Meanwhile, for construction project contracts and security, janitorial, and other services, these prevention and control measures will be provided by the principals or clients of the construction or service contractor.
If returning employees will be tested, how should it be conducted?
Testing returning workers is the prerogative of the employer. If an employer decides to conduct testing, the DOH recommends testing a representative sample of those who have physically returned to work and have a high risk of contracting COVID-19 due to their line of work, such as frontliners.
Reverse transcription-polymerase chain reaction (RT-PCR) testing for these personnel may be conducted to look for evidence of asymptomatic transmitters.
Those who test positive should be isolated and referred for appropriate management. Close contacts will also be isolated and tested. Those who test negative may continue working under the minimum preventive measures.
If an employee initially tested negative but developed symptoms over time, he or she must be tested again. In the event of testing positive, close contacts should be isolated and tested.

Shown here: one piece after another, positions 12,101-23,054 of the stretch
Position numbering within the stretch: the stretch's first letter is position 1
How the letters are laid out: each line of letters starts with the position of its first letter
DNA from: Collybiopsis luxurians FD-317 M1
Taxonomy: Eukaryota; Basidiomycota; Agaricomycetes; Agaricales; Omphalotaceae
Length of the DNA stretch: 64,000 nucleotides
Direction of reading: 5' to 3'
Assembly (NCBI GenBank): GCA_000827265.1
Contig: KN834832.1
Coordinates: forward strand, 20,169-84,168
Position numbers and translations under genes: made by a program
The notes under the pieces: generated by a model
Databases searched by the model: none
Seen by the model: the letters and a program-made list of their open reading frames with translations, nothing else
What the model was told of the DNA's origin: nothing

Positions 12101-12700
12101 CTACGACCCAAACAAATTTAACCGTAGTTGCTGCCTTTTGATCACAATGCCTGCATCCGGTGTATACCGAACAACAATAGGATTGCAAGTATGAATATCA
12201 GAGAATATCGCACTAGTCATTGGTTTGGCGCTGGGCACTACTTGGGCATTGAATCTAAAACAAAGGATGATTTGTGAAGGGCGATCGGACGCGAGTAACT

Employers must then report results to the DOH.
Meanwhile, testing representative samples using rapid antibody tests may be conducted up to every 14 days.
IgM negative, IgG negative, or IgG positive employees may continue to work. If an employee tests IgM positive but IgG negative on the first test, he or she should be isolated for 14 days and be tested again on the 14th day.
If the results are the same, quarantine will be extended by 7-day increments with repeat testing. If the results remain IgM positive but IgG negative for two consecutive retesting after the first 14-day quarantine period, an employee may be false-positive and must confer with infectious disease specialists.
Employers must submit the results of the rapid antibody tests to firstname.lastname@example.org using the format at https://bit.ly/RDTReportingForm. – Rappler.com